2011 is the European Year of Volunteering. It is the chance for the European Commission to celebrate the commitment of millions of European volunteer workers, but also to launch “a challenge to the three-quarters of the European population who do not do any volunteering. We would like to say to them that they can also make a difference.”
The definition of a volunteer is a simple one: a person who performs a service willingly and without pay. The impact of volunteers on an individual, as well as on a communal level is far reaching, though. A quarter of Europeans donate their free time without any remuneration in order to support schools, hospitals, and sports clubs, environmental protection, provision of social services and helping people in other countries. Their efforts, combined with those of the many thousands of volunteering organisations spread throughout the continent, make a huge difference to all our lives in countless, often imperceptible, ways. They offer their communities that necessary human support, which institutions often fail to provide on account of their, often, amorphous, managerial nature. Volunteers, on the other hand, choose beyond personal detachment and put their free time and energy to the service of their fellow humans. The reward is an increase in the quality of life, for everyone involved.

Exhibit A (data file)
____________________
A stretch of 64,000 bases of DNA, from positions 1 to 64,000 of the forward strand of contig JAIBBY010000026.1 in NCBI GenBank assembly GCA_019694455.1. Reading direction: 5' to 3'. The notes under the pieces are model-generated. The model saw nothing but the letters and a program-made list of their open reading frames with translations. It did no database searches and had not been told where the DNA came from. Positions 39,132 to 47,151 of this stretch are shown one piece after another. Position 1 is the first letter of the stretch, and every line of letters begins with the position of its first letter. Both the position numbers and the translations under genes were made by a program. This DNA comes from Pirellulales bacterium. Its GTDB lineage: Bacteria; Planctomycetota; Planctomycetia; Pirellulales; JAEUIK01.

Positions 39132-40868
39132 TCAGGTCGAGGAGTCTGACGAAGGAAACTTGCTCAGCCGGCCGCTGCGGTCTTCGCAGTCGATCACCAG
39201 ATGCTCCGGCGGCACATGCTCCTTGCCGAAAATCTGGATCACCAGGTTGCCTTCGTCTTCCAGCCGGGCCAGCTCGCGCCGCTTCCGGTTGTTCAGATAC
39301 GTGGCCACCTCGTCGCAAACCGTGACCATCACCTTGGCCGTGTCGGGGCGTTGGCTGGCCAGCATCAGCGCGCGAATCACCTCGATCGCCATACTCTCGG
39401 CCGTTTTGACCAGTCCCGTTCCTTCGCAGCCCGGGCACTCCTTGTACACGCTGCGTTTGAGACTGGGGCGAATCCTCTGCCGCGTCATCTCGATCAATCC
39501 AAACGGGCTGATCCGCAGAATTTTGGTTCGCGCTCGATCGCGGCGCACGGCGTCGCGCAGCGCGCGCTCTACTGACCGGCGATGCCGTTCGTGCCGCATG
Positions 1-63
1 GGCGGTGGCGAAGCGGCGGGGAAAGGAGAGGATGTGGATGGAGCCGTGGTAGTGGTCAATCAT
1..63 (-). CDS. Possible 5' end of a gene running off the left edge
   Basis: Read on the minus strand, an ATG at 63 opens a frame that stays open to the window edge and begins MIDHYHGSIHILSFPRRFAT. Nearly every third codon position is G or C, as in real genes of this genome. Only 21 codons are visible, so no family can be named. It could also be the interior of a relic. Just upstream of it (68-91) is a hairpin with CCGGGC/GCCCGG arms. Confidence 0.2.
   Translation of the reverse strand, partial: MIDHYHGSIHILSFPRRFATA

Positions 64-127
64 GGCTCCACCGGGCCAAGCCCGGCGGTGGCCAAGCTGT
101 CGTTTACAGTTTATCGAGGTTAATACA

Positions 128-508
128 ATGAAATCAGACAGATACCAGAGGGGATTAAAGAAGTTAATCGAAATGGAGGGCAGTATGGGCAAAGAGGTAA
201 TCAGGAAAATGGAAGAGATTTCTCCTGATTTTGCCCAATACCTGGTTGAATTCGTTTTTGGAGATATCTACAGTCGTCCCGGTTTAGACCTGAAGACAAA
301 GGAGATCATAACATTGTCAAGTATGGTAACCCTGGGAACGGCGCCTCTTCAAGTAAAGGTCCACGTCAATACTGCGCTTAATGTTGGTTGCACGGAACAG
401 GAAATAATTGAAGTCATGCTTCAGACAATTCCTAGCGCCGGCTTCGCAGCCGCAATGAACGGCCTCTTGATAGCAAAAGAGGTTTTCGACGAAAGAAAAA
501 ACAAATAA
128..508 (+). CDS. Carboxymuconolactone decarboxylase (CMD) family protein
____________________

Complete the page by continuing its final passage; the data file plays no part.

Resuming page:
And where there is personal involvement, there are extraordinary human stories. In fact, sharing in the humanity of others is often reason enough for volunteers to dedicate themselves to a purpose. The creative and constructive power unleashed through voluntary activities is indeed a remarkably transformative experience. The video below is the story of Demetra Socratus, a young volunteer in Cyprus, working with children through the Cyprus Youth Board. It is her touching first-hand account of her experience with the International Childrens Film Festival of Cyprus’ bicommunal project, “Cyprus Artefacts in Action.”